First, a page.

What is the fundamental error that led Sismondi to all these conclusions?
Sismondi took over his theory of national revenue and of its division into two parts (the workers’ and the capitalists’) bodily from Adam Smith. Far from adding anything to Adam Smith’s theses, he even took a step backward and omitted Adam Smith’s attempt (albeit unsuccessful) to substantiate this proposition theoretically. Sismondi appears not to notice how this theory contradicts that of production in general. Indeed, according to the theory which deduces value from labour, the value of a product consists of three components: the part which replaces the raw materials and instruments of labour (constant capital), the part which replaces wages, or the maintenance of the workers (variable capital), and “surplus-value” (Sismondi calls it mieux-value). Such is the analysis of the individual product in terms of value made by Adam Smith and repeated by Sismondi. The question is: how can the social product, which is the sum-total of individual products, consist only of the two latter parts? What has be come of the first part—constant capital? As we have seen, Sismondi merely beat about the bush on this question, but Adam Smith gave an answer to it. He asserted that this part exists independently only in the individual product. If, however, we take the aggregate social product, this part, in its turn, resolves itself into wages and surplus-value—of precisely those capitalists who produce this constant capital.
But in giving this answer Adam Smith did not explain why, when resolving the value of constant capital, say of machines, he again leaves out the constant capital, i.e., in our example, the iron out of which the machines are made, or the instruments used up in the process, etc.? If the value of each product includes the part which replaces constant capital (and all economists agree that it does) then the exclusion of that part from any sphere of social production whatever is quite arbitrary. As the author of Capital pointed out, “when Adam Smith says that the instruments of labour resolve themselves into wages and profit, he forgets to add: and into that constant capital which is used up in their production. Adam Smith simply sends us from Pontius to Pilate, from one line of production to another, from another to a third,” failing to notice that this shifting about does not alter the problem in the least. Smith’s answer (accepted by all the subsequent political economists prior to Marx) is simply an evasion of the problem, avoidance of the difficulty. And there is in deed a difficulty here. It lies in that the concepts of capital and revenue cannot be directly transferred from the individual product to the social product. The economists admit this when they say that from the social point of view what is “capital for one becomes revenue for another” (see Sismondi, as quoted above). This phrase, however, formulates the difficulty but does not solve it.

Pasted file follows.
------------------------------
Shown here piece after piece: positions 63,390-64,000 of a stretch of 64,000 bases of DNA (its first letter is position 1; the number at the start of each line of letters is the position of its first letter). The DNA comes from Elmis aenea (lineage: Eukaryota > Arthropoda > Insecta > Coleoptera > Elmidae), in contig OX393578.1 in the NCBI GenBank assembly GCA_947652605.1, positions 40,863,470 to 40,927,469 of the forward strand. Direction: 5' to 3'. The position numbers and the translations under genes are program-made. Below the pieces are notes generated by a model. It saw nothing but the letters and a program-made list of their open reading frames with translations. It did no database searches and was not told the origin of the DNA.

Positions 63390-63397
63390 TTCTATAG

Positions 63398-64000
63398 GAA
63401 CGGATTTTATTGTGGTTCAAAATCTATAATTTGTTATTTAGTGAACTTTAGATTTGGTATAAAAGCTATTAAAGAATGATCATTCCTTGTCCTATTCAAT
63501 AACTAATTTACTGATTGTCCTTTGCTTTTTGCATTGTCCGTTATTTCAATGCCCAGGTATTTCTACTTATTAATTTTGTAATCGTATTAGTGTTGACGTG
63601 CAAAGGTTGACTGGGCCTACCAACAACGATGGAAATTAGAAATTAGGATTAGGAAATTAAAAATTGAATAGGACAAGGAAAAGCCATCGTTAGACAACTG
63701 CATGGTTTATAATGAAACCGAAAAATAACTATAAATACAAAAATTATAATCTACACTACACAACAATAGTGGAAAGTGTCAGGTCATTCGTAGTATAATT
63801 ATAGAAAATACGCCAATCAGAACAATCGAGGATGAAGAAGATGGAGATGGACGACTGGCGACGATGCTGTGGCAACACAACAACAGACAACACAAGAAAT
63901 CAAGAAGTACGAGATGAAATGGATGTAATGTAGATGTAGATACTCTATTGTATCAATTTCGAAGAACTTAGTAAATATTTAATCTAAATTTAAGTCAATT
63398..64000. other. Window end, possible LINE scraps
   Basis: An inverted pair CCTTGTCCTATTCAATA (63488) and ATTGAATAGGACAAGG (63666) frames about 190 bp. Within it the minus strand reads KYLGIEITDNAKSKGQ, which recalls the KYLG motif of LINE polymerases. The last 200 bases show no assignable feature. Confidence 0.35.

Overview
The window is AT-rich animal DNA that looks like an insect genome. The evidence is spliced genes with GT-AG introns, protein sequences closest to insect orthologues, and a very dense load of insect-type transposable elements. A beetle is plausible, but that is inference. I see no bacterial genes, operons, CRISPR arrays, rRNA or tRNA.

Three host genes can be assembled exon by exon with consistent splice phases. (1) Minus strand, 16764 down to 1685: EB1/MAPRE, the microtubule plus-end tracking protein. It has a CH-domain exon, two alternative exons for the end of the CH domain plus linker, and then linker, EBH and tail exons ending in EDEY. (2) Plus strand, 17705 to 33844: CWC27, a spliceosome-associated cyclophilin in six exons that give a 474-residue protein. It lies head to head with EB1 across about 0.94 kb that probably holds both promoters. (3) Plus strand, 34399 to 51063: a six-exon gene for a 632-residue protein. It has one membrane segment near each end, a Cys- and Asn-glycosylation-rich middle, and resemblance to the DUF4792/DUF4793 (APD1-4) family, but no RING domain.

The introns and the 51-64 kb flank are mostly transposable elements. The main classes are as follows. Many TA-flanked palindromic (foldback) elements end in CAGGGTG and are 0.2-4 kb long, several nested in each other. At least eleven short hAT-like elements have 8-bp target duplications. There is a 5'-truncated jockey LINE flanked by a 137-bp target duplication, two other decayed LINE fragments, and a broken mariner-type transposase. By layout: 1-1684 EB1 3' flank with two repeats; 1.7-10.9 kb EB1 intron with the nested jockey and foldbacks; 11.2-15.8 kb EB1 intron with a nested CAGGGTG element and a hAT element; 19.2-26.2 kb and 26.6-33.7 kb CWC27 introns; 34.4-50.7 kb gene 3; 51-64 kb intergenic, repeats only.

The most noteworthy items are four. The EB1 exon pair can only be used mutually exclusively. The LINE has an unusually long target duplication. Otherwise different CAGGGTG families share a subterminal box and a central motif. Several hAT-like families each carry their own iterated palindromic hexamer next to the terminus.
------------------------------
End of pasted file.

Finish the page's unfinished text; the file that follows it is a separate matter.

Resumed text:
The solution is that when examining this question from the social point of view, we must no longer speak of products in general, irrespective of their material forms. Indeed, we are discussing the social revenue, i.e., the product which becomes available for consumption. But surely not all products can be consumed through personal consumption: machines, coal, iron, and similar articles are not consumed personally, but productively. From the individual entrepreneur’s point of view this distinction was superfluous: when we said that the workers would consume variable capital, we assumed that on the market they would acquire articles of consumption with the money the capitalist had paid them, the money which he, the capitalist, had received for the machines made by the workers. Here the exchange of machines for bread does not interest us. But from the social point of view, this exchange cannot be assumed: we cannot say that the entire capitalist class which produces machines, iron, etc., sells these things, and in this way realises them. The whole question is how realisation takes place—that is, the replacement of all parts of the social product. Hence, the point of departure in discussing social capital and revenue—or, what is the same thing, the realisation of the product in capitalist society—must be the distinction between two entirely different types of social product: means of production and articles of consumption. The former can be consumed only productively, the latter only personally. The former can serve only as capital, the latter must become revenue, i.e., must be destroyed in consumption by the workers and capitalists. The former go entirely to the capitalists, the latter are shared between the workers and the capitalists.